In order to comprehend the degree to which offshore drilling has contributed to the Anthropocene, one has to examine each aspect of alteration caused by the process. The extraction process releases excess methane into the environment, as it can escape the well or pipeline freely while the oil is being extracted. The exhaust from the engines driving the process of drilling, the gas flares on the platforms, testing the wells for drilling, and other operations in the process of offshore drilling have been known to release another greenhouse gas, carbon dioxide. These greenhouse gases drive climate change; contributing to rising sea levels and unnatural weather, makes the ocean more acidic, and overall threatens the global. Many measures of greenhouse gases produced by drilling fail to mention the additional emissions released when the oil and gas are burned to be used for energy, which is another major source of pollution. In addition, the cost of devastating oil spills is high, and the Department of Interior finds this event highly likely. When these spills happen, only 10% of the oil spilled ever is cleaned up. Oil spills threaten the entire oceanic ecosystem—even often times making their way to shore and threating beaches, rivers, industry, plants, and people.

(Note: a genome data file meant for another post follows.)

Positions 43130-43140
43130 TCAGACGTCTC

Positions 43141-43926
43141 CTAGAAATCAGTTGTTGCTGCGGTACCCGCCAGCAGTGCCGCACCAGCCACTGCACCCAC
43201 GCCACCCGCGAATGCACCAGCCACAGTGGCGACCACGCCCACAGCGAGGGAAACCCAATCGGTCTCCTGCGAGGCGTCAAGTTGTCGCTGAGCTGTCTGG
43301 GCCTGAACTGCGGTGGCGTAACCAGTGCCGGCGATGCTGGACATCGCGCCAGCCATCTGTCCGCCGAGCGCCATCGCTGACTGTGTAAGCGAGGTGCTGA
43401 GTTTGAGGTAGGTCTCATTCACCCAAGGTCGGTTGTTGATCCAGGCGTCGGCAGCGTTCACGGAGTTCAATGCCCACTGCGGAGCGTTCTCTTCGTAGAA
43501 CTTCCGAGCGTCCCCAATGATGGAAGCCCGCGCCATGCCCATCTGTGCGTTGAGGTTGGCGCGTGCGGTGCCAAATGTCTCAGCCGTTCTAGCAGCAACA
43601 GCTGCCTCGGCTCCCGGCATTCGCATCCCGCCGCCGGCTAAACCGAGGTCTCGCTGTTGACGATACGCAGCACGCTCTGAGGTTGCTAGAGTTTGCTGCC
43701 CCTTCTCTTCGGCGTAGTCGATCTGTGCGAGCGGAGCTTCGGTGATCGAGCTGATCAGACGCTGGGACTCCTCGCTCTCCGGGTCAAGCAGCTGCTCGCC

The event that truly highlights why offshore drilling is a major factor of the Anthropocene is the Deepwater Horizon oil spill of 2010. This event made the issues of offshore drilling apparent through widespread media coverage and the severity of it. Every aspect of this historic event represents full human alteration of the earth. This accident has been cited by many scholars as the exact turning point where responses and new regulation had to be taken to the next level.

The rig was called the Macondo. On April 20th of 2010, the Macondo offshore oil rig erupted, become the worst environmental catastrophe in United States history, killing eleven workers and injuring dozens more. The Horizon, or the part of the rig that sat above the ocean where the crew worked, blew up, as every one of its defenses failed. Most defenses were damaged by fire and explosions that happened minutes early from the blow out of the rig. The New York Times exposé of the entire event, with testimony from over 100 crew members cites two key reasons for the deadly event: a failure to train for the worst and an overly complex response system. The deck was home to 146 people, with satellite TV, movie theaters, and a housekeeping crew. Transocean, the owner of the rig, basically made a floating, extremely dangerous hotel. The comfort provided by the luxury of the Macondo was nothing but a façade for the truth. The Macondo was made for its owners to make money while they altered the Earth and put the lives of hundreds of people at risk. No regard was given for anything besides income.